There is still the need for the highly trained specialist to translate the Bible into words, but an even greater need exists—not only on the mission field but also at home—for common men and women to translate the Bible into life.

Ineffectual Bible Teaching

In the Middle East the results of looking at the Bible from a primarily critical angle are significant. When talking to Muslim and other students in a mission school about Christ or studying the Bible with them to show them the doctrines of sin and grace, I have been asked, “How do you know these verses are true, since our Bible teachers say there are errors in the Bible?” I could go into detail with these students and give them other explanations for these so-called errors. But even though they seem to be seeking God, the “errors” in the Bible give them an excuse to stop. We all cling to our old beliefs as part of our security; these students are no exception.

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The critical presentation of the Bible raises unnecessary problems, and its manner of answering problems already present tends to undermine biblical authority. Therefore, it is detrimental to the goal of extending the Gospel, particularly among Muslims, who hold such a high view of the authority and infallibility of the Koran, or among Jews with their high view of the Old Testament.

One Jewish student was amazed when I told him that the Christian Old Testament was the same as the Torah. He said, “The way it has been taught me, I thought they were two different books.” He admitted being confused about J, E, D, and P, the different Isaiahs, and other material that does not directly inform a non-Christian about the Gospel.

Without arguing about the textual theories mentioned above, I should say that the view of Scripture held by some Bible teachers in Middle Eastern mission schools leads them to present the Scriptures in a highly critical manner that forces emphasis on aspects other than the Gospel. Many of the students are willing to accept the Bible as God’s Word and listen to its message. But the teacher who substitutes critical theories for the inductive quest, which also includes literary and historical scholarship, surprises the students. They interpret this critical teaching as a discrediting of the Christian religion.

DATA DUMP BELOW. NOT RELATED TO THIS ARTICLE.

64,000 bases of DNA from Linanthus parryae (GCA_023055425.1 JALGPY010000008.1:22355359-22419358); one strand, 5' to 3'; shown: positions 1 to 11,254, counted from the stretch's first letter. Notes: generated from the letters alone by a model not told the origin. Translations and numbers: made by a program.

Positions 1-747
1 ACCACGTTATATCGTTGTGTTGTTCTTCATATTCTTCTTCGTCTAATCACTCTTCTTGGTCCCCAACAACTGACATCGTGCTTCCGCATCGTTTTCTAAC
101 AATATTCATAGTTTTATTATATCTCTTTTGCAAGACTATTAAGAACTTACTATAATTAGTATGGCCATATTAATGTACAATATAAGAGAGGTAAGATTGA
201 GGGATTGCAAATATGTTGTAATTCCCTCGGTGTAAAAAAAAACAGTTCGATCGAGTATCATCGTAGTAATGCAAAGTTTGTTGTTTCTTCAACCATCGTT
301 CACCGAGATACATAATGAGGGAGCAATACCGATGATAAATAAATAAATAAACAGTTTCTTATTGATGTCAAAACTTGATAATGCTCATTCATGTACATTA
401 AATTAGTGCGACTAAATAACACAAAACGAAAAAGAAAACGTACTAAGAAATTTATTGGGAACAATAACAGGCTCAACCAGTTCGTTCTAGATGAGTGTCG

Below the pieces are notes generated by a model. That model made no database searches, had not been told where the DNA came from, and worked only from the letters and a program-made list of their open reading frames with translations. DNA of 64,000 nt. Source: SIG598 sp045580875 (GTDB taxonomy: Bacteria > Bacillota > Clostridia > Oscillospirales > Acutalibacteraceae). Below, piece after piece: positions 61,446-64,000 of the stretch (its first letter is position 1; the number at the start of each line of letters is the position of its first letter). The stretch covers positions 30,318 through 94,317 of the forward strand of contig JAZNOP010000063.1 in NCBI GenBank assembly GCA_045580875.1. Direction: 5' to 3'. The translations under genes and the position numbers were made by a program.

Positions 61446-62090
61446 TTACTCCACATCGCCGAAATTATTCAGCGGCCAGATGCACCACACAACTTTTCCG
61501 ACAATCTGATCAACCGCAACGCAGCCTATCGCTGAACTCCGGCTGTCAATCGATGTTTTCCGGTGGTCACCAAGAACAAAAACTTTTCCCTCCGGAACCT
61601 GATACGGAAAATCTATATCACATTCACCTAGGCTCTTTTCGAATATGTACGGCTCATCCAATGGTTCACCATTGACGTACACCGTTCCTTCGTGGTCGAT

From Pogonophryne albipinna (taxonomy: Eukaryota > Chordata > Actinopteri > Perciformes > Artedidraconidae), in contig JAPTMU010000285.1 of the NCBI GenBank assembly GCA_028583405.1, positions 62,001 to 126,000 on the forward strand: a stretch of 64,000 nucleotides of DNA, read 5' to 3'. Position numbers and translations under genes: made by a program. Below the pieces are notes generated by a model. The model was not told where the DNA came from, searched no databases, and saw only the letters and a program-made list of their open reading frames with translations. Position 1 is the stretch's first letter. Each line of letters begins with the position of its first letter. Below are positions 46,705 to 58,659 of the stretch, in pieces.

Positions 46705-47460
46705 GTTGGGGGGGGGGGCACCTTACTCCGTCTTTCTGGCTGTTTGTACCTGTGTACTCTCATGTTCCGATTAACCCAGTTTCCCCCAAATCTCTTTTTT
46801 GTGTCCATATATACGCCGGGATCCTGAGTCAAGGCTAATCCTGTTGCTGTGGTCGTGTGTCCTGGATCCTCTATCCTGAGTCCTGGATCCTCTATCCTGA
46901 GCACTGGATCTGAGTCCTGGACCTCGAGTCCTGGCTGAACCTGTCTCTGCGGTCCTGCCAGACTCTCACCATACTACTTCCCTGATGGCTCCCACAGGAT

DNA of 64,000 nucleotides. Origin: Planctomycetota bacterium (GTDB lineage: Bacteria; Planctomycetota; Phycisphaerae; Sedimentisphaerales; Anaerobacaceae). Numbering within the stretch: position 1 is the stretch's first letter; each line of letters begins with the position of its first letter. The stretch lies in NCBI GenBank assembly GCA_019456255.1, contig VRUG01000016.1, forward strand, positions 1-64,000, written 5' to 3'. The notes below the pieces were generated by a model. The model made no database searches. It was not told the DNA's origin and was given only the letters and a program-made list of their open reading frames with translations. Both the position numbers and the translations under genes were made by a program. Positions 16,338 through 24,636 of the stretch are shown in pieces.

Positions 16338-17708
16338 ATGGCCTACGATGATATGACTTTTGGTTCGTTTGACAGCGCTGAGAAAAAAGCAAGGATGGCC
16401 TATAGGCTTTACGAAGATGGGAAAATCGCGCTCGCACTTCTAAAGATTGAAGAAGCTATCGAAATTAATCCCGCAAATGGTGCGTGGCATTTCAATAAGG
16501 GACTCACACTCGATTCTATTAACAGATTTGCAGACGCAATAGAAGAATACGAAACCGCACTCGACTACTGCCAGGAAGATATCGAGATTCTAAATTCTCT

According to the testimony of some experienced teachers here, the critical approach to the Bible has not led to a conversion in this school for years. Contrast this with a small Bible class of fifteen students in the same school taught by one who holds the Bible to be truth. Toward the end of the school year, four students volunteered in front of the class (much to the surprise of the teacher) to tell of their new life in Christ. Of course, only time can tell and only God knows their sincerity; but compared to past effects of the formal Bible teaching, this is amazing.

While hearts are seeking for the meaning of life, it is tragic that Bible teaching which should be a witness to future leaders in the Middle East seems so ineffective. It may be too much to say that this ineffective witness is a direct result of the view of inspiration held by the teachers and the critical theories taught by them. Yet the situation seems to show that, until a teacher himself takes the “leap of faith,” accepting the Bible as truth, and until he approaches it as the authoritative Word, he cannot be a fully effective witness to the saving work of Christ.—OTTO HELWEG, Teheran, Iran.